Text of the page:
Why are real foods more than a trend? You’d be hard-pressed to find a nutritionist or dietitian who argues that a refined, processed diet is superior to a whole foods diet, one that’s rich in fruits and vegetables. But even for the kale smoothie enthusiasts among us, it’s still nearly impossible to get all the nutrients we need through food alone. Unfortunately, only 2% of Americans are eating the definition of a healthful diet.1 So what does “real food” mean for the future of our diets?
When it comes to health, today we hear a lot about the move to fresher food and cleaner labels. But the reality is, the move to real food is just a resurgence in something that was important to us already, many years ago.
When vitamins were first discovered, they were isolated from food so we could better identify and study them. As the western world developed, the need to provide better access to nutritious foods, and their inherent vitamins and minerals, developed with it.
Major food companies, like Quaker Foods and Tropicana, started out with simple missions to take fresh ingredients, like oats and oranges, to the masses, finding ways to package them, ship them and make their good nutrition more readily available. Advances in food technology catapulted companies like these, and many others, to more and more novel food products, eventually landing us where we are today with our modern food system. Today, many of these companies are working to go back to their roots in real, nutritious foods once again.
There is a lot of research on what diet is best for health and which foods to eat for optimal health. A few years ago, Dr. David Katz and Stephanie Meller were asked by Annual Reviews, a scientific publisher, to review several diets and elements of diets, including low-fat, low glycemic, low carb, Mediterranean, mixed/balanced (DASH), Paleolithic, and vegan. Katz and Meller’s findings concluded that while there isn’t one best diet, there are patterns in eating habits, clear common elements, that are proven to be beneficial for health. “The weight of evidence strongly supports a theme of healthful eating while allowing for variations on that theme. A diet of minimally-processed foods close to nature, predominantly plants, is decisively associated with health promotion.”2 The important phrase here is “minimally-processed foods close to nature” – this is what some refer to as real food, or whole foods. Whole foods are foods from plants, and they are unprocessed or unrefined and free from additives or other artificial substances. In some cases, a whole food can be as minimally processed or refined as possible, but it is still free from additives or artificial substances.
Fruits, vegetables, nuts, whole grains and legumes are whole foods. When they are not processed, or minimally processed, they retain much of their complete profile of beneficial phytochemicals and nutrients, plus fiber. Sometimes when a food is processed, it can be stripped of its fiber, phytochemicals and nutrients. Here are a few reasons why whole foods are important:
People have been told for decades to get their nutrients from food and to eat many servings daily of fruits and vegetables. However, the reality is that this isn’t entirely possible given typical diets, lifestyles and nutrient-depleted soil. Supplementing your diet with vitamins and minerals can help bridge nutrient gaps.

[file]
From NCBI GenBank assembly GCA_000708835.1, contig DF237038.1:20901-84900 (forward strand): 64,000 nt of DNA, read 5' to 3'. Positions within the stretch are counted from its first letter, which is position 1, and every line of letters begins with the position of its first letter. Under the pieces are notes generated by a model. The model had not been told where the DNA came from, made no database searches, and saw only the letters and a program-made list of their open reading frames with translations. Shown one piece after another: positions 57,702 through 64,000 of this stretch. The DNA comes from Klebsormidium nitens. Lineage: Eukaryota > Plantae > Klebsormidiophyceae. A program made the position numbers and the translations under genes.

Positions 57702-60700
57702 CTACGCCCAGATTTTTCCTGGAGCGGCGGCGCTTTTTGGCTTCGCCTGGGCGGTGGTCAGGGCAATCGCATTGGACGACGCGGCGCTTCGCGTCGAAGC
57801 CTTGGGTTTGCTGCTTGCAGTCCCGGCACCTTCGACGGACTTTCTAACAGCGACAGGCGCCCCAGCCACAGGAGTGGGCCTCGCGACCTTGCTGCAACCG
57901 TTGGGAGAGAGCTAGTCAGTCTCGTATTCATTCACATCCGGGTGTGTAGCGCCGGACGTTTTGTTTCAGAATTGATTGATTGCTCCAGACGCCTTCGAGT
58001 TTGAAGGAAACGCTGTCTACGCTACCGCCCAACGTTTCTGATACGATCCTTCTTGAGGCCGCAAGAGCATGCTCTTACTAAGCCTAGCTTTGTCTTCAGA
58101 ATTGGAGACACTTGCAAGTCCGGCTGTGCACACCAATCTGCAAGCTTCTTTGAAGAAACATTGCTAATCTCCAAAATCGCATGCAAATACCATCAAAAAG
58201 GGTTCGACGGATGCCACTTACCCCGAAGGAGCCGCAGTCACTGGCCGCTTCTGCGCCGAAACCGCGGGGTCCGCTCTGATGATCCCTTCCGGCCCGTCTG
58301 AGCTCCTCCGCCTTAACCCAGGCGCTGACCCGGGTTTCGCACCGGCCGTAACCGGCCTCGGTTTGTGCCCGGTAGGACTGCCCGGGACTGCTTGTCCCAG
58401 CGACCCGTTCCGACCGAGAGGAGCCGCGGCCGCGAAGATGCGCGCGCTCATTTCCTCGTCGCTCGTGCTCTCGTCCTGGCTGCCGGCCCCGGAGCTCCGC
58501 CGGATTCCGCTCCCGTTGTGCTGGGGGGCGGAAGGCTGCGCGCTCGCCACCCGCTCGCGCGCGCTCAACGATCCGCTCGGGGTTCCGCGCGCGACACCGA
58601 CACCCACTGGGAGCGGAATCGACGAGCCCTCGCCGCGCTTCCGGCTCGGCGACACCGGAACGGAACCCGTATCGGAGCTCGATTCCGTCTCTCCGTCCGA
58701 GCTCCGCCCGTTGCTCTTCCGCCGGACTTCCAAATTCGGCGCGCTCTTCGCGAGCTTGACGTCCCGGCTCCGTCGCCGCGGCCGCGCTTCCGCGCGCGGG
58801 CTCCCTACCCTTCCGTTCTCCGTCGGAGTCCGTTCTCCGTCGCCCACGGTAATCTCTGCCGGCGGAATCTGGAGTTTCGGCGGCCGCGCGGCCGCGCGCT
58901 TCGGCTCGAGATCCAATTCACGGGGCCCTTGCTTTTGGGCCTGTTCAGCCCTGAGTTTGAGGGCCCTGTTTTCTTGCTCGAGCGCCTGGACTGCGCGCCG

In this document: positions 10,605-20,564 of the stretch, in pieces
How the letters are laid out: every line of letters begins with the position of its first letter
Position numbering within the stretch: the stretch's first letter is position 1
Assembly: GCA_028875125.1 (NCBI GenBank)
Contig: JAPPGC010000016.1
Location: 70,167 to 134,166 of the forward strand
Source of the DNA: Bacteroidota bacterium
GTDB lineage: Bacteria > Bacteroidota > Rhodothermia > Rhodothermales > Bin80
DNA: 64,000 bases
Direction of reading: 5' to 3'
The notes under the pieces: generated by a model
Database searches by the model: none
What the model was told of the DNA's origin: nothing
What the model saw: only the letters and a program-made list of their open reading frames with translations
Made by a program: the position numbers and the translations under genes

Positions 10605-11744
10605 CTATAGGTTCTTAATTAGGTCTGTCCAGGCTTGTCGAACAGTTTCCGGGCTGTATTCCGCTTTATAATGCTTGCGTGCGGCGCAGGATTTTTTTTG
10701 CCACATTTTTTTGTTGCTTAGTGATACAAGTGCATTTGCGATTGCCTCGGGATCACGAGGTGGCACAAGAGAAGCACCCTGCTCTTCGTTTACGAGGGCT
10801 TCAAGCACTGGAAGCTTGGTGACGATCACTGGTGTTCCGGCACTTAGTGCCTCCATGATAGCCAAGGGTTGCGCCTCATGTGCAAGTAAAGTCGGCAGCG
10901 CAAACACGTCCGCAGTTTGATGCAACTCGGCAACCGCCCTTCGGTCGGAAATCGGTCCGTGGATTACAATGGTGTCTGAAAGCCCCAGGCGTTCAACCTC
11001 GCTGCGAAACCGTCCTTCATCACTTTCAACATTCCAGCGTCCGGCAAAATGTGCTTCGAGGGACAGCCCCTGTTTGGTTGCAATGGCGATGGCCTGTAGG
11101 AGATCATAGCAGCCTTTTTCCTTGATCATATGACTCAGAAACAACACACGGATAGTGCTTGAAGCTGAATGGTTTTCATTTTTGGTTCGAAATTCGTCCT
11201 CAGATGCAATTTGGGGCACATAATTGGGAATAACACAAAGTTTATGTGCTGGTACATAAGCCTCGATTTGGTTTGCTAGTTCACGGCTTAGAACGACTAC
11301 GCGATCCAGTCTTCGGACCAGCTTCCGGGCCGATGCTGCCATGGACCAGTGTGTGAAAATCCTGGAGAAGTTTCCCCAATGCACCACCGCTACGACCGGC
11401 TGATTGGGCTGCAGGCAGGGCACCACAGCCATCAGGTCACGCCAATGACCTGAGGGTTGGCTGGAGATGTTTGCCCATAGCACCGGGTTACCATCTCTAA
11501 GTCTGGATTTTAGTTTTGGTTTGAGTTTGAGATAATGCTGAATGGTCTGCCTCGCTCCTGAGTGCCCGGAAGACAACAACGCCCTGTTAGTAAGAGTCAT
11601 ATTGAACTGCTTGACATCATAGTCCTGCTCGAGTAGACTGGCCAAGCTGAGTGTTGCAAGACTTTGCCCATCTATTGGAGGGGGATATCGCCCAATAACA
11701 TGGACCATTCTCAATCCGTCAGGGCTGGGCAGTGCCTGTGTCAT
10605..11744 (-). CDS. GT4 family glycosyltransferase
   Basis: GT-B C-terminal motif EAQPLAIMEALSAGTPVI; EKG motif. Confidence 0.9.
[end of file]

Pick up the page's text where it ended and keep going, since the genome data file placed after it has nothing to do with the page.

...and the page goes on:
And if you’re determined to get as much of your daily nutritional intake from real food as possible, you likely want a vitamin and mineral supplement that delivers something that looks as close to what you put on your plate as possible, too.
Until recently, it wasn’t as easy as just going out and buying a real food multivitamin. However, as more research is conducted on nutrient-dense foods, and harvesting and concentration technologies have vastly improved, it is now possible to do just that: buy a multivitamin that isn’t synthetic, and is sourced right from real foods. Let’s break down the key things to look for when buying a real food supplement.
Real food matters, and it’s important to eat a nutrient-rich diet filled with whole foods. Everyone’s diets have nutrient gaps from time to time, sometimes due to food availability, diet choices, under consumption, and even modern life getting in the way of our best intentions – like Taco Tuesday followed by Wings Wednesday! In all of these cases, real food vitamin and mineral supplements can help fill those nutrient gaps.
To learn more about what real food supplements may be right for you, check out Swanson Health’s Real Food Formulas.
About Shane Durkee
Chief Innovation Officer, Swanson Health
Shane has over 20 years of consumer products research and development experience in leading teams in innovation, product development and medical science. He is passionate about improving people’s lives through the latest technologies and scientific research in wellness and health. As a city dweller, he likes to walk everywhere rather than drive and fits in a split regimen between weight training and cardiovascular exercise to keep boredom at bay.
1 The NPD Group/National Eating Trends® (NET®); 5 Years Ending Feb 2011(Accessed 1/2/2018)
2 D.L. Katz and S. Meller Can We Say What Diet Is Best for Health? Annual Review of Public Health 2014 35:1, 83-103 http://www.annualreviews.org/doi/full/10.1146/annurev-publhealth-032013-182351 (Accessed 12/19/2017)
3 Elaine Magee, MPH, RD The Whole Foods Diet WebMD.comhttps://www.webmd.com/food-recipes/features/the-whole-foods-diet#2 (Accessed 12/20/2017)
4 U.S. Department of Health and Human Services. Dietary Guidelines 2015-2020.https://health.gov/dietaryguidelines/2015/guidelines/chapter-1/ (Accessed 12/20/2017)
*These statements have not been evaluated by the Food and Drug Administration. These products are not intended to diagnose, treat, cure or prevent any disease.